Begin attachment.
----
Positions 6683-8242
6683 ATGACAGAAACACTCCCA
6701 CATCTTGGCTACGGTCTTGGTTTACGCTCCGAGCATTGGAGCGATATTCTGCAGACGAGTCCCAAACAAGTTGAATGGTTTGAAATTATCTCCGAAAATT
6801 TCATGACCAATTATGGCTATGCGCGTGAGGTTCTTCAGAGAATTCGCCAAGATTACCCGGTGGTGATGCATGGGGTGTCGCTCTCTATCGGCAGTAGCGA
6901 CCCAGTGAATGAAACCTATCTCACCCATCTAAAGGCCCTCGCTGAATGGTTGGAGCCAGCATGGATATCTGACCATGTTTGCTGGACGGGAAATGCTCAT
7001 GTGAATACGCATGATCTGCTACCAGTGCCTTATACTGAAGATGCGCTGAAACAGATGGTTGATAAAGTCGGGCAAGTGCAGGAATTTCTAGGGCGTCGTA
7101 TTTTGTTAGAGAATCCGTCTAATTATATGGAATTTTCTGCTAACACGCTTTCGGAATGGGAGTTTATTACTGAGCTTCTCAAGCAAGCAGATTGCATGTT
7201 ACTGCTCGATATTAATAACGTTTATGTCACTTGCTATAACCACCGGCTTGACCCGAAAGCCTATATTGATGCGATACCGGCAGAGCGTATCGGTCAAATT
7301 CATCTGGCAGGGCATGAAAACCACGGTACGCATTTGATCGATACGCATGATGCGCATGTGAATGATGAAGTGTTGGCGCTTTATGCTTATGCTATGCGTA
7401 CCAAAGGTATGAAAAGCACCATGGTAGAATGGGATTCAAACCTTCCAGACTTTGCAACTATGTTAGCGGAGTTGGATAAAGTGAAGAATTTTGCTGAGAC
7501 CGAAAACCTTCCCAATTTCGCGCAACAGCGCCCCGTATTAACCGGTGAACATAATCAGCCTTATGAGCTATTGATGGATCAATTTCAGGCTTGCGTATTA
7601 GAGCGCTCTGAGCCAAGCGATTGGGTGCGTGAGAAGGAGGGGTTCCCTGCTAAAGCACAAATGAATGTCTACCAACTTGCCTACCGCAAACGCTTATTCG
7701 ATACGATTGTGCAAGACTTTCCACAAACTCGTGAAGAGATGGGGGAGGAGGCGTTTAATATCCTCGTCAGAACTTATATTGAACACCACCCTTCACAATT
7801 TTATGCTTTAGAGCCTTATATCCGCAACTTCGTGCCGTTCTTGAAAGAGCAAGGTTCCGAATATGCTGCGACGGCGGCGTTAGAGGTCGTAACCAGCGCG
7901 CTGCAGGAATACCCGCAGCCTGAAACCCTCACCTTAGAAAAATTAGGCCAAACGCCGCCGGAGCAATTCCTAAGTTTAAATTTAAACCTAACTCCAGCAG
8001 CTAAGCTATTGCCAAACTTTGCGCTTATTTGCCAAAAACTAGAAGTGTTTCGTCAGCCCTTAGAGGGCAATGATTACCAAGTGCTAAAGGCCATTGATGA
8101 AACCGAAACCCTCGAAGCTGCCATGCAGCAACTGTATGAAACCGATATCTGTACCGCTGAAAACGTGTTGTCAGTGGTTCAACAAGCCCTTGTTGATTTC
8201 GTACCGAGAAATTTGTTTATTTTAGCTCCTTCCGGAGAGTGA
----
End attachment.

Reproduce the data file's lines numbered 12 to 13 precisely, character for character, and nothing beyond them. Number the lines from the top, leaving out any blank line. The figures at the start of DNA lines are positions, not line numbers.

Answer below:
7601 GAGCGCTCTGAGCCAAGCGATTGGGTGCGTGAGAAGGAGGGGTTCCCTGCTAAAGCACAAATGAATGTCTACCAACTTGCCTACCGCAAACGCTTATTCG
7701 ATACGATTGTGCAAGACTTTCCACAAACTCGTGAAGAGATGGGGGAGGAGGCGTTTAATATCCTCGTCAGAACTTATATTGAACACCACCCTTCACAATT